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Uniqlo operator lifts profit outlook despite China lockdowns

Fast Retailing, the operator of Japanese casualwear giant Uniqlo, revised its annual net profit forecast upwards.

The global Uniqlo brand is operated by Japanese company Fast Retailing
The global Uniqlo brand is operated by Japanese company Fast Retailing - Copyright AFP Kazuhiro NOGI
The global Uniqlo brand is operated by Japanese company Fast Retailing - Copyright AFP Kazuhiro NOGI
Tomohiro OSAKI

Fast Retailing, the operator of Japanese casualwear giant Uniqlo, revised its annual net profit forecast upwards on Thursday even as business in China is hit by fresh lockdowns.

China is a key market for Uniqlo, but consumer spending has been hampered as coronavirus cases surge in cities such as Shanghai, prompting authorities to impose tough lockdowns under the country’s zero-Covid policy.

Uniqlo operations in mainland China saw “a decrease in revenue and a large decline in profit” for the six months to February, Fast Retailing said, attributing the falls to curbs on movement.

But elsewhere in Asia, business was brisk, buoyed by strong performance in countries such as Malaysia where virus restrictions were eased.

In North America, too, strengthened branding efforts helped boost sales, the company said.

These factors, coupled with what the group described as a “greater diversification” of its revenue streams, led to net profit for the first half jumping 38.7 percent on-year to 146.8 billion yen ($1.2 billion).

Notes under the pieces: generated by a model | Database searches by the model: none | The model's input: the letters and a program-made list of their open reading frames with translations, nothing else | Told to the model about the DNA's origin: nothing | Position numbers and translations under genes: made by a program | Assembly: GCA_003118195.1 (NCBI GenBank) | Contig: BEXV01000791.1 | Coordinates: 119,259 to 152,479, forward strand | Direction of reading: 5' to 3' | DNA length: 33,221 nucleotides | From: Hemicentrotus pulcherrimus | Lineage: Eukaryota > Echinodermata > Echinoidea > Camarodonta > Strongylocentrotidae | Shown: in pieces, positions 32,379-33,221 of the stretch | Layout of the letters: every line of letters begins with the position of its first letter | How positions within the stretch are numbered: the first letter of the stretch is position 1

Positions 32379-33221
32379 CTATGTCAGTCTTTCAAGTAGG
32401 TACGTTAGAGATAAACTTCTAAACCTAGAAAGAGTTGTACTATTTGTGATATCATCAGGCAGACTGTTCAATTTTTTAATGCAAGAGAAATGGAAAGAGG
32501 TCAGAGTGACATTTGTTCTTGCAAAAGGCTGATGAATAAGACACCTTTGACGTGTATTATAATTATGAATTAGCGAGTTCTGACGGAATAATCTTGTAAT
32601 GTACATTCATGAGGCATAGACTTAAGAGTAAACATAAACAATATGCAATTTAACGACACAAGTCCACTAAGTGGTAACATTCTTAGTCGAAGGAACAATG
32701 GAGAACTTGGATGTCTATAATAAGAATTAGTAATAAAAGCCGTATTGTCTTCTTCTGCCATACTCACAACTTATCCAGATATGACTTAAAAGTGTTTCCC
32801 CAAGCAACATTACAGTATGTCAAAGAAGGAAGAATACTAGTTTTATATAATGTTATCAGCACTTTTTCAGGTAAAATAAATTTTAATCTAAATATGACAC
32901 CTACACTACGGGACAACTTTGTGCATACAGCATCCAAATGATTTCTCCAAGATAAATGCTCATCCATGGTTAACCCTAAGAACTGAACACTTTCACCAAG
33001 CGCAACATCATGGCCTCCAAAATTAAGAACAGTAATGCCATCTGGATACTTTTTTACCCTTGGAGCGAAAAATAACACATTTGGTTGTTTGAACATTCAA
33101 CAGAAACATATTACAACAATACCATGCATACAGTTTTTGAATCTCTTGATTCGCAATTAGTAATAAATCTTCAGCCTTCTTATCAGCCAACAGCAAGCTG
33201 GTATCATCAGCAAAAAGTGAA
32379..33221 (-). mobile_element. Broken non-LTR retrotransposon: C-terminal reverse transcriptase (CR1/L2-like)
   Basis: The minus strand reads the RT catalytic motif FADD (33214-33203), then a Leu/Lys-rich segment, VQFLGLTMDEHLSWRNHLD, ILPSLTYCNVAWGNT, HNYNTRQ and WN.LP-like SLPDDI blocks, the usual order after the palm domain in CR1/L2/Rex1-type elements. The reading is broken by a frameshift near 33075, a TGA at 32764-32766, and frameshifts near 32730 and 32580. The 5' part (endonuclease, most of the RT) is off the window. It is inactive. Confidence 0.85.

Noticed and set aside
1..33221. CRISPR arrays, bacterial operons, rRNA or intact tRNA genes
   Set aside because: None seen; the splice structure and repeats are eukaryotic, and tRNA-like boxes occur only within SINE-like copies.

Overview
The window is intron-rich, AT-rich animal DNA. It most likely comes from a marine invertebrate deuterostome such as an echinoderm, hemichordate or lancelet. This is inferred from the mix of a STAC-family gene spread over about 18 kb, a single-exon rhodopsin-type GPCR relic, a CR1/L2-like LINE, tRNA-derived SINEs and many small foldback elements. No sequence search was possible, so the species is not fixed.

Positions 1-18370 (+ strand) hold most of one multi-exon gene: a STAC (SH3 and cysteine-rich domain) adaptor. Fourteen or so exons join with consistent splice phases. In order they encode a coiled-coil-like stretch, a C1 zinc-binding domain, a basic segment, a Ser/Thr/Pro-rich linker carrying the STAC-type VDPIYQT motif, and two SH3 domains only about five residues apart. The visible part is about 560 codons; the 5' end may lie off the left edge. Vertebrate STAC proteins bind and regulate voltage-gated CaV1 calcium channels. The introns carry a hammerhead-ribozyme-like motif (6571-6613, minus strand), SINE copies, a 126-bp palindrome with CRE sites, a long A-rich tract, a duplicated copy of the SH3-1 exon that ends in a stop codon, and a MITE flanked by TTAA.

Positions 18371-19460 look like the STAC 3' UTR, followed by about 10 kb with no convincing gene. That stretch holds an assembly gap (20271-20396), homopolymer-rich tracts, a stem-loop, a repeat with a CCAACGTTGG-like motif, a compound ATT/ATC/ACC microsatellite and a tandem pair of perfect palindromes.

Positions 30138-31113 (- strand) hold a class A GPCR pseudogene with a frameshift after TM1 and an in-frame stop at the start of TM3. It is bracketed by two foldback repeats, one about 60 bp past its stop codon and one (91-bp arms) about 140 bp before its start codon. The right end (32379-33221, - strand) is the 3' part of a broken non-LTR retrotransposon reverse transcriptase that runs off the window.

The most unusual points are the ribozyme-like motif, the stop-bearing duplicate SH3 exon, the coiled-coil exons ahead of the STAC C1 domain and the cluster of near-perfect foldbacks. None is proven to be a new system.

“Operating profit reached a record high, even after stripping out the impact of yen depreciation,” the company said as it logged 189.2 billion yen in operating profit in the first half, up 12.7 percent on-year.

The cheap-chic Japanese clothing group, which rivals Zara, Gap and H&M, revised its full-year net profit forecast from the previous 175 billion yen to 190 billion yen.

Pandemic restrictions have not stopped Fast Retailing from aggressively expanding in Greater China, where it aims to open 100 new stores each year.

The war in Ukraine has also forced the company to strike a delicate balance between politics and profitability.

Moscow’s invasion has prompted the temporary closure of Uniqlo operations in Russia, where Fast Retailing now expects to “report a loss in the second half of fiscal 2022”.

This suspension was announced in March, in a U-turn from the Japanese firm’s earlier decision to stay open in Russia.

“Clothing is a necessity of life. The people of Russia have the same right to live as we do,” Fast Retailing president Tadashi Yanai initially said in comments that prompted calls for a boycott.

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With 2,400 staff representing 100 different nationalities, AFP covers the world as a leading global news agency. AFP provides fast, comprehensive and verified coverage of the issues affecting our daily lives.

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